Criminal Appeal Court issues judgment on sentencing of ‘statutory child’
The Crown has successfully challenged the sentence of detention in a young offenders’ institution imposed on a 16-year-old boy convicted of sex offences.
The High Court of Justiciary Appeal Court upheld the Lord Advocate’s submission, which was adopted by the respondent, that as a “statutory child” the sentence imposed upon him ought to have proceeded in terms of section 208 of the Criminal Procedure (Scotland) Act 1995, under which the Scottish Ministers could direct the place and conditions for the detainment, as opposed section 207.
The Lord Justice Clerk, Lady Dorrian, sitting with Lord Menzies and Lord Turnbull, heard that the respondent “GO’D” pled guilty to two charges contrary to the Sexual Offences (Scotland) Act 2009 at a preliminary hearing at Glasgow High Court in November 2018.
At the time of sentence, the 16-year-old was the subject of a compulsory supervision order in terms of the Children’s Hearings (Scotland) Act 2011.
In mitigation, referring to a psychological report, counsel for the respondent had submitted that any period of detention should be made in terms of section 208 as opposed to section 207, which would have had the effect that his detention would have taken place in such place and on such conditions as may be directed by the Scottish Ministers.
However, he was sentenced to periods of detention in a young offenders’ institution, under section 207 of the 1995 Act.
The appeal raised the question of the competency of a sentence imposed under section 207 .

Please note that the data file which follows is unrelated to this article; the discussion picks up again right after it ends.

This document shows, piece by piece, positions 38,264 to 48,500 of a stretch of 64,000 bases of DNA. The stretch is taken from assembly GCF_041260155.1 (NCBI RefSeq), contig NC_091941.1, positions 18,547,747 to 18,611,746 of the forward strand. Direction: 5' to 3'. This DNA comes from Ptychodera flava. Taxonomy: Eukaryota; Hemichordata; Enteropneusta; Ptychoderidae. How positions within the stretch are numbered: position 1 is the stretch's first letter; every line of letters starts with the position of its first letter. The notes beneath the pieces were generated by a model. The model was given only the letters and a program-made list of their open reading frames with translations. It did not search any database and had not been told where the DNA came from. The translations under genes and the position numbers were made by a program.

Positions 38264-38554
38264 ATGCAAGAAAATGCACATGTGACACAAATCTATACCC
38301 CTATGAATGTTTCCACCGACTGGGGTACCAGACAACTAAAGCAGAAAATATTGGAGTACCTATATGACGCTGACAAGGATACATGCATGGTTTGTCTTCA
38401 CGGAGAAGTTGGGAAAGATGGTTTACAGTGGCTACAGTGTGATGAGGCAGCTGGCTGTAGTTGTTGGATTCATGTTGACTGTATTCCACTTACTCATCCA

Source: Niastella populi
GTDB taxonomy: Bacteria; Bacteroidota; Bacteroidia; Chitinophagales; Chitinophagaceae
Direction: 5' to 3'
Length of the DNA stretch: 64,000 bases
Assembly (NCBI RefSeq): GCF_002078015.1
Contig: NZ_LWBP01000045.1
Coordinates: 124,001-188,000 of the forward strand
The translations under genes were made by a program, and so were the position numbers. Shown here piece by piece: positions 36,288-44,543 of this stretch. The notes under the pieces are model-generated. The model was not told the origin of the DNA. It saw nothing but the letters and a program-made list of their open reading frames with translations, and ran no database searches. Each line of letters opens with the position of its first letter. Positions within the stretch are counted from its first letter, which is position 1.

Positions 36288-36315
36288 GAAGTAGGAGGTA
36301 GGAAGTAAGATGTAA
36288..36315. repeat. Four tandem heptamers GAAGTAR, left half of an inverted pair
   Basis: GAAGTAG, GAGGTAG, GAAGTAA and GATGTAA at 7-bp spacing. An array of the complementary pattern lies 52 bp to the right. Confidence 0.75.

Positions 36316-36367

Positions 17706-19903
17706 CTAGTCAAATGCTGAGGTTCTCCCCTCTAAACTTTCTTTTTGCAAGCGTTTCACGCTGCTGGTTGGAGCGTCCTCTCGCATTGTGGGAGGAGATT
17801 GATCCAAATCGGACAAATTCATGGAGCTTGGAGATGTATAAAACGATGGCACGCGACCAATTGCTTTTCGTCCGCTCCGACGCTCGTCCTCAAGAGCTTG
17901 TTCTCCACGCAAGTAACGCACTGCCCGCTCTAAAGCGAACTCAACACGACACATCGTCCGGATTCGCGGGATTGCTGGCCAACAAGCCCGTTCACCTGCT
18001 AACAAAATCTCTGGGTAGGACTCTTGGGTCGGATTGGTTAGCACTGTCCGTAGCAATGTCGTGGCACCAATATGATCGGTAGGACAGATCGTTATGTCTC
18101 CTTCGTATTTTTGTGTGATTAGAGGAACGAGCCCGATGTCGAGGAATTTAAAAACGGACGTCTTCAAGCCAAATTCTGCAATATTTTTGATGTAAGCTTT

In support of an argument that it was not competent to proceed under section 207, reference was made to Anderson v McGlennan 1998 SCCR 552, a summary case in which the Crown had conceded that the imposition of a sentence of detention on a “statutory child” such as the respondent was not competent, and that the sentence of detention should have been imposed under section 44 of the 1995 Act, which provides that in a summary case the sheriff may order a child to be detained in residential accommodation for up to a year for any offence for which it would be competent to impose imprisonment on someone over the age of 21.
The Crown argued that the respondent was someone who fell within the definition of “child” in section 307 of the 1995 Act, being someone between 16 and 18 subject to compulsory measures of supervision.
As such the sentence imposed upon him ought to have proceeded in terms of section 208(1) of that Act, under which the Scottish Ministers could direct the place and conditions for the detainment.
Where the accused is a “statutory child”, it was not competent to proceed to sentence under section 207, and any detention which the court determines to be necessary must be imposed under section 208.
In Anderson v McGlennan – a case which proceeded under section 44 of the 1995 Act, which is the analogue of section 208 in the context of summary proceedings – the Crown’s concession that the imposition of a sentence of detention on a statutory child was not competent had been accepted, the court passing the bill of suspension challenging the competency of the sentence imposed.